Atlanta synagogue says it was the target of a cyber attack before MLK Shabbat service with Raphael Warnock

The president of an Atlanta synagogue says its website was the target of a cyberattack during its annual Martin Luther King Jr. Shabbat service with US Sen.-elect Raphael Warnock’s Ebenezer Baptist Church.

People who tried to watch Friday’s virtual service via the synagogue’s website were unable to, Kent Alexander, president of The Temple, wrote in a letter sent Saturday to the congregation.

The Temple’s website service provider told the synagogue’s executive director that “‘malicious user agents’ had continuously loaded the Temple website with the objective of shutting it down,” Alexander’s letter said.

The executive director was told it was the “largest-ever attack affecting the provider’s network,” Alexander wrote, blocking not just The Temple, but the provider’s other synagogue clients across the country.

“Eventually, access was restored for all, but The Temple was last,” Alexander said. “Our site was down for over an hour into the service.”

“Presumably, The Temple was singled out by a racist and anti-Semitic group or individual bent on silencing our joint Temple-Ebenezer Baptist Church MLK Jr. Shabbat,” Alexander wrote, noting the service featured a sermon by Warnock, who will become Georgia’s first Black senator after winning a close runoff election earlier this month.

For members who missed the service, it is still available to watch on YouTube, Facebook and the synagogue’s website, the letter said.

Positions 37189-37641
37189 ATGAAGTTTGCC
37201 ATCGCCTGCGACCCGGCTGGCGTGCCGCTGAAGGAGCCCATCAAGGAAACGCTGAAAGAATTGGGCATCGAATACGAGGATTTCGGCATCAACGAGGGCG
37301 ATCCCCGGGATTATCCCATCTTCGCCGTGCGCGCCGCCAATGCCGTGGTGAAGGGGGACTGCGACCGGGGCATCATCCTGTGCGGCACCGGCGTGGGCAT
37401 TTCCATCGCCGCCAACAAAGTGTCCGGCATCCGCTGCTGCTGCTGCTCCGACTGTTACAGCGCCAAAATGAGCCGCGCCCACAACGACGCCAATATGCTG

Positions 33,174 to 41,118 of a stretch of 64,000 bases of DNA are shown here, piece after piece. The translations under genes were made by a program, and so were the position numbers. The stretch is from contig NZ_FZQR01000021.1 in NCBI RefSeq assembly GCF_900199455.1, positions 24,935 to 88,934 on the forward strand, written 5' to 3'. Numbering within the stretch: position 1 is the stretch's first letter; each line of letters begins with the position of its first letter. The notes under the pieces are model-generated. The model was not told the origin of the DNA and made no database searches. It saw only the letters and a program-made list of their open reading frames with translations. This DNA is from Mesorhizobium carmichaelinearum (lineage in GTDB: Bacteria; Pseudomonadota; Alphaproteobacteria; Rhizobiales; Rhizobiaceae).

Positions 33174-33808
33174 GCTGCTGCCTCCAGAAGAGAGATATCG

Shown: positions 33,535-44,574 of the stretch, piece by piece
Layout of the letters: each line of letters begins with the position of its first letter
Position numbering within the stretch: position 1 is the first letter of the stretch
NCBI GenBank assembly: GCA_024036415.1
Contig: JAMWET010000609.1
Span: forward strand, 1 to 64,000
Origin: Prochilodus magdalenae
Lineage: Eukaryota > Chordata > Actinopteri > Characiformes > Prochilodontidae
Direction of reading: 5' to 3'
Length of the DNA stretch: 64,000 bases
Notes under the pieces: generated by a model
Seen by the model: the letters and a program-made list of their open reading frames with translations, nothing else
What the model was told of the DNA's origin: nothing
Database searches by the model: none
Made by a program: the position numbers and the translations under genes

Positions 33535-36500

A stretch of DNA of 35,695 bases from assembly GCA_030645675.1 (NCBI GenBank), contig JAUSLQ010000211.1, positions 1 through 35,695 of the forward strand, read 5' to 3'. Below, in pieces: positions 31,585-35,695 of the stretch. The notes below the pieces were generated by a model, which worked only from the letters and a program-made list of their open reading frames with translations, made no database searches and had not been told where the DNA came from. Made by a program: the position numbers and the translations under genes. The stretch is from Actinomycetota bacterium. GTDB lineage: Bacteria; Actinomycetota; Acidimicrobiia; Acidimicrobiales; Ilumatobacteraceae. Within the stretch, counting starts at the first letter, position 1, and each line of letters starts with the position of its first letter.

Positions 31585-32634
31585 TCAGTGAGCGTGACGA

“Authorities are conducting an investigation,” the letter said. CNN has reached out to The Temple and local authorities for additional information.

The MLK Jr. Shabbat service is an annual event honoring King’s legacy held by The Temple, the oldest Jewish congregation in the city, along with the historic Ebenezer Baptist Church, where King was a pastor from 1960 until his assassination in 1968.

The Temple has its own historical ties to the civil rights movement. Its rabbi in the late 1950s was Jacob Rothschild, an outspoken advocate for racial equality. In October 1958, The Temple was bombed by suspected white supremacists in response to Rothschild’s activism, though no one was ever convicted of the crime.

Rothschild later befriended King, per The Temple and city of Atlanta’s websites, and delivered a eulogy for King at a memorial service organized by Atlanta clergy members.